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See detailInvestigating the relationship between ground-measured LAI and vegetation indices in an alpine meadow, north-west China.
Lu, L; Li, X; Huang, C L et al

in International Journal of Remote Sensing (2005), 26(20), 4471-4484

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See detailInvestigating the role of myostatin in the determinism of double muscling characterizing Belgian Texel sheep
Marcq, Fabienne ULg; El Barkouki, S.; Elsen, J.-M. et al

(1998)

Detailed reference viewed: 172 (5 ULg)
See detailInvestigating the tax treatment of owner-occupied housing
Xhignesse, Guillaume ULg

Scientific conference (2015, May 08)

Should I rent or buy? Where do I want to live? And how tax policy affects my choices.

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See detailInvestigating the tinnitus brain using resting-state fMRI
Maudoux, Audrey ULg; Vanneste, Sven; De Ridder, Dirk et al

Conference (2012, June)

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See detailInvestigating the Variability in Daily Traffic Counts Trough the Use of ARIMAX and SARIMAX Models: Assessing the Effect of Holidays on two diverse site locations
Cools, Mario ULg; Moons, Elke; Wets, Geert

in Proceedings of the 88th Annual Meeting of the Transportation Research Board (DVD-ROM) (2009)

In this paper, daily traffic counts are explained and forecasted by different modeling philosophies, namely the ARIMAX and SARIMA(X) modeling approaches. Special emphasis is put on the investigation of ... [more ▼]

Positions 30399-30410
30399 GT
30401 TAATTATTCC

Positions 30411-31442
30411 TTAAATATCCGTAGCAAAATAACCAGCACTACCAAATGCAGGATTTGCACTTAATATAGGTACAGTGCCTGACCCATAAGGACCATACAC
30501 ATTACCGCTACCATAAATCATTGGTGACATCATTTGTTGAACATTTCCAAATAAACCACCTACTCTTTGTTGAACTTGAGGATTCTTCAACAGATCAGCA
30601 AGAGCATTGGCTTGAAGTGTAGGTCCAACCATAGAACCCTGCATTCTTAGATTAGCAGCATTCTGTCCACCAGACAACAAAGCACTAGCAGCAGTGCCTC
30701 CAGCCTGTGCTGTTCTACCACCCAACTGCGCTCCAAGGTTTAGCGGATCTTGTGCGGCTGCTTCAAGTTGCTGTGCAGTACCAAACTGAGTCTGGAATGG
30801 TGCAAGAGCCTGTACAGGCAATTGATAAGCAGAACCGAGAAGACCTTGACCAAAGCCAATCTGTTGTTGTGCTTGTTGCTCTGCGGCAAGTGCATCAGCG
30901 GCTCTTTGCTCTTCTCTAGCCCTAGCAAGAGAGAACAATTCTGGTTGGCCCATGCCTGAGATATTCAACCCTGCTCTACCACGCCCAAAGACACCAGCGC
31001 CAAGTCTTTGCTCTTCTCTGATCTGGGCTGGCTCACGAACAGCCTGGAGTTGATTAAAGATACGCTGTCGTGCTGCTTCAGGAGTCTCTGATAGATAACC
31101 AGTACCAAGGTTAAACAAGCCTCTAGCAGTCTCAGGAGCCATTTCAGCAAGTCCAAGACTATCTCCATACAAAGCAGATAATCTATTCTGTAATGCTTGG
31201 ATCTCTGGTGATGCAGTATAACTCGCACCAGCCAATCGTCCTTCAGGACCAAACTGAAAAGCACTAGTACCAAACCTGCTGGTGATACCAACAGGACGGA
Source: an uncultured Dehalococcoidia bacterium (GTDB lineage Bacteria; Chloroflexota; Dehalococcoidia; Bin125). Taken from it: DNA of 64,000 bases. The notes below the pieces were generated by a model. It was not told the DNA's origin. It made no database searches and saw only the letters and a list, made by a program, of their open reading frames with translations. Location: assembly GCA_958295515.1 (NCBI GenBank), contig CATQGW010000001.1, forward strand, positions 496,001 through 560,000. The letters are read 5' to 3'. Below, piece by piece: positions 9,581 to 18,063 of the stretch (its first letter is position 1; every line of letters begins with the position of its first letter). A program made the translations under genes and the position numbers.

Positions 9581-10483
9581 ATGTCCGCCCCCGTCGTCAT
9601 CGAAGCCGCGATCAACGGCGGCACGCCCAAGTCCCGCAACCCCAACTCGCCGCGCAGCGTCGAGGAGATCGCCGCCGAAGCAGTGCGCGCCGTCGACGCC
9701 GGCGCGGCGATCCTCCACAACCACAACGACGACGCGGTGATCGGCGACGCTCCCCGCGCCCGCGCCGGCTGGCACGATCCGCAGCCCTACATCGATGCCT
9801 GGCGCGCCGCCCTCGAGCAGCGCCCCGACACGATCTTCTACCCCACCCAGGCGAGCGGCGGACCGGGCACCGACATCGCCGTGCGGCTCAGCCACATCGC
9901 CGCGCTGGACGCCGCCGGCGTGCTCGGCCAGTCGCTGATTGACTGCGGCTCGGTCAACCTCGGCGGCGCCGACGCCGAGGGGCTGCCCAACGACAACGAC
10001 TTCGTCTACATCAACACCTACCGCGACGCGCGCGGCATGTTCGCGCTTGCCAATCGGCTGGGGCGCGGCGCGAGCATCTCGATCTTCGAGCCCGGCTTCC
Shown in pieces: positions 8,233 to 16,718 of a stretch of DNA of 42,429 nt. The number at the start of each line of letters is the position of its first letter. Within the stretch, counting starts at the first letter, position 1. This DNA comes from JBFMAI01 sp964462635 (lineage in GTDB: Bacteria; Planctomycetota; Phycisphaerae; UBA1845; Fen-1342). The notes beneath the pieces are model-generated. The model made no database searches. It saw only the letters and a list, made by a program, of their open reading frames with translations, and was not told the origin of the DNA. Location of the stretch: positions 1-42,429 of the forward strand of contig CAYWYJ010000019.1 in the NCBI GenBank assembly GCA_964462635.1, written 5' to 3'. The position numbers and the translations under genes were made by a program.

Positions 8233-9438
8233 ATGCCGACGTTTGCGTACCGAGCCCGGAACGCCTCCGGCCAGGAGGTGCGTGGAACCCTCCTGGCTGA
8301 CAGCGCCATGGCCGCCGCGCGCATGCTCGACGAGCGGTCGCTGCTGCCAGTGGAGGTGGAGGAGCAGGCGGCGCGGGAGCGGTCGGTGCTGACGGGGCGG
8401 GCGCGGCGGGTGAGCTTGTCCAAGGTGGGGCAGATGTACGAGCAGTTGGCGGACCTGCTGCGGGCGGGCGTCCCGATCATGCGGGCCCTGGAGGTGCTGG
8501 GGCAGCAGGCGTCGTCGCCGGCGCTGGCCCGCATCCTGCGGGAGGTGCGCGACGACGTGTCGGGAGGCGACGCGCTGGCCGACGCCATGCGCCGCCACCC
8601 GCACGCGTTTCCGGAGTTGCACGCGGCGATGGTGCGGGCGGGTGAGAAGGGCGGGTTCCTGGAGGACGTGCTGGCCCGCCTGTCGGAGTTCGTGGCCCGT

In this paper, daily traffic counts are explained and forecasted by different modeling philosophies, namely the ARIMAX and SARIMA(X) modeling approaches. Special emphasis is put on the investigation of the seasonality in the daily traffic data and on the identification and comparison of holiday effects at different site locations. To get prior insight in the cyclic patterns present in the daily traffic counts, spectral analysis provides the required framework to highlight periodicities in the data. Data originating from single inductive loop detectors, collected in 2003, 2004 and 2005, are used for the analyses. Four traffic count locations are investigated in this study, an upstream and downstream traffic count location on a highway that is excessively used by commuters and an upstream and downstream traffic count location on a highway that is typified by leisure traffic. The different modeling techniques pointed out that weekly cycles appear to determine the variation in daily traffic counts. The comparison between seasonal effects and holiday effects at different site locations revealed that both the ARIMAX and SARIMAX modeling approach are valid frameworks for the identification and quantification of possible influencing effects. The technique yielded the insight that holiday effects play a noticeable role on highways that are excessively used by commuters, while holiday effects have a more ambiguous effect on highways typified for their leisure traffic. Modeling of daily traffic counts on secondary roads, and simultaneous modeling of both the underlying reasons of travel and revealed traffic patterns, certainly are challenges for further research. [less ▲]

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See detailInvestigating the Variability in Daily Traffic Counts Trough Use of ARIMAX and SARIMAX Models: Assessing the Effect of Holidays on Two Site Locations